“Sometimes when I go into the studio, I fret that we won’t be able to translate my alone-with-an-instrument vision to the big room. But what my band, and Trina Shoemaker, and Alicia Bognanno, and good old Matt Nathanson did with it exceeded even my highest expectations. When Jon breaks into straight 4/4 at the song’s climax it feels like a high-performance car emerging from a turn into a straightaway at 120mph at dawn somewhere on the plains.

“‘Fresh Tattoo’ is the flashpoint in the story of who Jenny is and how she came to leave Texas. In it, she gets a tattoo of a shield on her arm, and, on her way home, sees a guy who needs help. This will be her last lodger, and it’s her first tattoo, and the day will prove to be decisive in her story. Listening to Matt put down the harmonies on it in Tulsa earlier this year was one of the best moments I’ve ever had in my musical life; it meant so much to make something new with him, I wouldn’t even be here without him. I’m very happy to share it with the world today.”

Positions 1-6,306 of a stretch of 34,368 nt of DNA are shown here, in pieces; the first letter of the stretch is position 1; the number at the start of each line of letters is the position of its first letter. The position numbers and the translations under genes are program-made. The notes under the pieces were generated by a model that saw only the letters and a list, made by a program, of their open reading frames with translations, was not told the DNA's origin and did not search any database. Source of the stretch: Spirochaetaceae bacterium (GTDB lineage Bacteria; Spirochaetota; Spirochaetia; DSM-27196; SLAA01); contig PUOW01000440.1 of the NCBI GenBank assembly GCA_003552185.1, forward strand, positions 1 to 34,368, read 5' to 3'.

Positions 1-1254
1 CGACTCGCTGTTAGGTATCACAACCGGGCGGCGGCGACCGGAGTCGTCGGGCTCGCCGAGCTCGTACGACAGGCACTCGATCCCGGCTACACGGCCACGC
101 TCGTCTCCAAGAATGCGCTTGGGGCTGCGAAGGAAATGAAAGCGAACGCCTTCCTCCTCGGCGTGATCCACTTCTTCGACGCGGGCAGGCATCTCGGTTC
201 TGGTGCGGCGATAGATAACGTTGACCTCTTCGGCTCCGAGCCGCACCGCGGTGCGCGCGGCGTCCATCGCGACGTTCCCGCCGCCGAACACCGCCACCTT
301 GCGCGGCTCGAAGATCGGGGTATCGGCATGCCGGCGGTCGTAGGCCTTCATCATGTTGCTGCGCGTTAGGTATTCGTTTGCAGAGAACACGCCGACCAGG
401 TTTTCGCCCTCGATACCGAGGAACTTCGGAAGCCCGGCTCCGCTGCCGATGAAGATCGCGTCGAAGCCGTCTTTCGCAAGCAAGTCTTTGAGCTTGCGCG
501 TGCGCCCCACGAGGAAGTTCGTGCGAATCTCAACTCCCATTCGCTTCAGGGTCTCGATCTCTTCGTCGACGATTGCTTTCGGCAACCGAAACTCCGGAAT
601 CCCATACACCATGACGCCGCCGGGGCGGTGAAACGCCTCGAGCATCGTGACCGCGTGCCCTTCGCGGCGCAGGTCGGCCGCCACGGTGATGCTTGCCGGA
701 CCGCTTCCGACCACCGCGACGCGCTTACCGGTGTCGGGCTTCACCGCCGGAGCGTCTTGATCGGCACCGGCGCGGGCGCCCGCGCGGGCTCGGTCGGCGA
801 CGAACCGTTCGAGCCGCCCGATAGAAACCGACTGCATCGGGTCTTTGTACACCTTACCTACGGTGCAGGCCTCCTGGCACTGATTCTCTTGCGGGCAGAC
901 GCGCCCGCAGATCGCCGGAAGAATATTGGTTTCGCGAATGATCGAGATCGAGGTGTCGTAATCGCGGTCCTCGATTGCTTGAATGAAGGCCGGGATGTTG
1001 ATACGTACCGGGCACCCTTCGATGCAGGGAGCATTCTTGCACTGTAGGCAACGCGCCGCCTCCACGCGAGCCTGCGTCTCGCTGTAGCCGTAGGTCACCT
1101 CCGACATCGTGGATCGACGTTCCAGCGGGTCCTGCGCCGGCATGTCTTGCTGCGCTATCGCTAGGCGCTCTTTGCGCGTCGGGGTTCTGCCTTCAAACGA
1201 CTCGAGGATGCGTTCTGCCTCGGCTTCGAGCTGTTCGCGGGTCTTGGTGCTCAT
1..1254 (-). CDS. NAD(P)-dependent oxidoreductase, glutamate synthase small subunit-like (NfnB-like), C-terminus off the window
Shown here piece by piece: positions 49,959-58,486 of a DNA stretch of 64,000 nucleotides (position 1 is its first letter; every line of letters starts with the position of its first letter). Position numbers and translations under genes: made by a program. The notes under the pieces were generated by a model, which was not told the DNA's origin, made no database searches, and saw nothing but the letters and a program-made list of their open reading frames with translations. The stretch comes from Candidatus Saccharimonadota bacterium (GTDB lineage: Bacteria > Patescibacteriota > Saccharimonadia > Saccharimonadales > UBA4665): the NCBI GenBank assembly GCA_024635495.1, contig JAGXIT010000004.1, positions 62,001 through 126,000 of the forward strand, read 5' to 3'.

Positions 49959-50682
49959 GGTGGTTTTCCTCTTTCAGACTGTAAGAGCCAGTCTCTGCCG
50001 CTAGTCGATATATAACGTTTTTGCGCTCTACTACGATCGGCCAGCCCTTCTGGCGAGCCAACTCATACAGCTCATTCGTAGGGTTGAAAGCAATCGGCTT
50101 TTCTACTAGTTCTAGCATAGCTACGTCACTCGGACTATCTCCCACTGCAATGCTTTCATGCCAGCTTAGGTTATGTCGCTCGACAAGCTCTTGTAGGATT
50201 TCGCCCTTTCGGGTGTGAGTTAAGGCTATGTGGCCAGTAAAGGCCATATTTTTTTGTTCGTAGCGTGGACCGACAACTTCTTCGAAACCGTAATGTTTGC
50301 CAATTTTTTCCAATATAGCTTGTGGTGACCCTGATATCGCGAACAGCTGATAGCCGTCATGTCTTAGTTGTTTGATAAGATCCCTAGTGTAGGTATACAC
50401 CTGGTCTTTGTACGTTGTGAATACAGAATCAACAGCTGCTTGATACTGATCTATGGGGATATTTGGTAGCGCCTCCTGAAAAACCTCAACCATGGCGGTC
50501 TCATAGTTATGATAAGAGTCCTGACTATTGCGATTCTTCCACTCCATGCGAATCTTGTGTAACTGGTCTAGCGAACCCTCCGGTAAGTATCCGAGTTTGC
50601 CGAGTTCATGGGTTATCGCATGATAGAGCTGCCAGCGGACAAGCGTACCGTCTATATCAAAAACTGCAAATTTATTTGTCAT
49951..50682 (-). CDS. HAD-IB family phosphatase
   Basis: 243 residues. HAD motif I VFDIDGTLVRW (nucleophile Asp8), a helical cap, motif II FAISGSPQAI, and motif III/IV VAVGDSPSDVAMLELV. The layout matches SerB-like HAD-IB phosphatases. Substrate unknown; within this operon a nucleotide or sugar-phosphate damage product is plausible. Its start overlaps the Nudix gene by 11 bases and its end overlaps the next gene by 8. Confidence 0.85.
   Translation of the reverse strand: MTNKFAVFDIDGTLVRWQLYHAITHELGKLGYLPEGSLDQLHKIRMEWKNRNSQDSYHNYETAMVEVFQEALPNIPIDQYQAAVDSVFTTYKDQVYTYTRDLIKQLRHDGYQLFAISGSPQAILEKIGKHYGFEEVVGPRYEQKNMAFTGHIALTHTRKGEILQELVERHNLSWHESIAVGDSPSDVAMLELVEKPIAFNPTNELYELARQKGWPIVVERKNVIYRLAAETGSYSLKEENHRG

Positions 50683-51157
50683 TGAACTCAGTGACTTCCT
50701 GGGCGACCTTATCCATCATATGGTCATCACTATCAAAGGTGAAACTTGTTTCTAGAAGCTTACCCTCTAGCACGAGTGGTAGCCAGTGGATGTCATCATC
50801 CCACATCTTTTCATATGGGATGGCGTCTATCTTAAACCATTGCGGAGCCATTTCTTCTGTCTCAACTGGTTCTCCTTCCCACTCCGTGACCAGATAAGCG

Previously The Mountain Goats shared the album’s first single, “Clean Slate,” which was one of our Songs of the Week.

The title character from Jenny from Thebes prominently appeared in their 2002 album All Hail West Texas, as well as in the albums Jam Eater Blues (2001) and Transcendental Youth (2012).

A press release describes the story and themes of the new album in more detail: “Jenny from Thebes is the story of Jenny, her southwestern ranch style house, the people for whom that house is a place of safety, and the west Texas town that is uncomfortable with its existence. It is a story about the individual and society, about safety and shelter and those who choose to provide care when nobody else will.”

Darnielle regards Jenny from Thebes as a sequel of sorts to All Hail West Texas, which was much more lo-fi in nature. “If we’re going to do a sequel to a record that was recorded almost entirely on a boombox,” Darnielle says, “why not do the opposite and make it as big as possible?”

The Mountain Goats’ last album was 2022’s Bleed Out.

Check out our “Why Not Both” podcast featuring The Mountain Goats. By Mark Redfern

2. Mitski: “Heaven”